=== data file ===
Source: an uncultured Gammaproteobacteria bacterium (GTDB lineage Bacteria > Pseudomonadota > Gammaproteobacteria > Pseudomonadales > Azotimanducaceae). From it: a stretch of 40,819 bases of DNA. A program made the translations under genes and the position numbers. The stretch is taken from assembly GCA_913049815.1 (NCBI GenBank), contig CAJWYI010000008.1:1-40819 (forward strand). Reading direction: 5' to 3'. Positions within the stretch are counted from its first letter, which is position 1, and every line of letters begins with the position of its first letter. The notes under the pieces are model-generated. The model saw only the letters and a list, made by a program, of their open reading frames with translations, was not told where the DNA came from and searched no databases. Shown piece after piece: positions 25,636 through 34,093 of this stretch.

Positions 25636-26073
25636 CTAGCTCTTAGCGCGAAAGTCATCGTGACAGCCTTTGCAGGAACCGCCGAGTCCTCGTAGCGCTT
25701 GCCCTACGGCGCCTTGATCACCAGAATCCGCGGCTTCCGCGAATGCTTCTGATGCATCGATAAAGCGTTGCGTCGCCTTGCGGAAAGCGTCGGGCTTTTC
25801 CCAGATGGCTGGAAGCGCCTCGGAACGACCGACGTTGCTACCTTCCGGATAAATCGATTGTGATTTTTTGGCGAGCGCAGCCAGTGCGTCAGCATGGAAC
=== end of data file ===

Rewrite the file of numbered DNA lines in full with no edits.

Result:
Source: an uncultured Gammaproteobacteria bacterium (GTDB lineage Bacteria > Pseudomonadota > Gammaproteobacteria > Pseudomonadales > Azotimanducaceae). From it: a stretch of 40,819 bases of DNA. A program made the translations under genes and the position numbers. The stretch is taken from assembly GCA_913049815.1 (NCBI GenBank), contig CAJWYI010000008.1:1-40819 (forward strand). Reading direction: 5' to 3'. Positions within the stretch are counted from its first letter, which is position 1, and every line of letters begins with the position of its first letter. The notes under the pieces are model-generated. The model saw only the letters and a list, made by a program, of their open reading frames with translations, was not told where the DNA came from and searched no databases. Shown piece after piece: positions 25,636 through 34,093 of this stretch.

Positions 25636-26073
25636 CTAGCTCTTAGCGCGAAAGTCATCGTGACAGCCTTTGCAGGAACCGCCGAGTCCTCGTAGCGCTT
25701 GCCCTACGGCGCCTTGATCACCAGAATCCGCGGCTTCCGCGAATGCTTCTGATGCATCGATAAAGCGTTGCGTCGCCTTGCGGAAAGCGTCGGGCTTTTC
25801 CCAGATGGCTGGAAGCGCCTCGGAACGACCGACGTTGCTACCTTCCGGATAAATCGATTGTGATTTTTTGGCGAGCGCAGCCAGTGCGTCAGCATGGAAC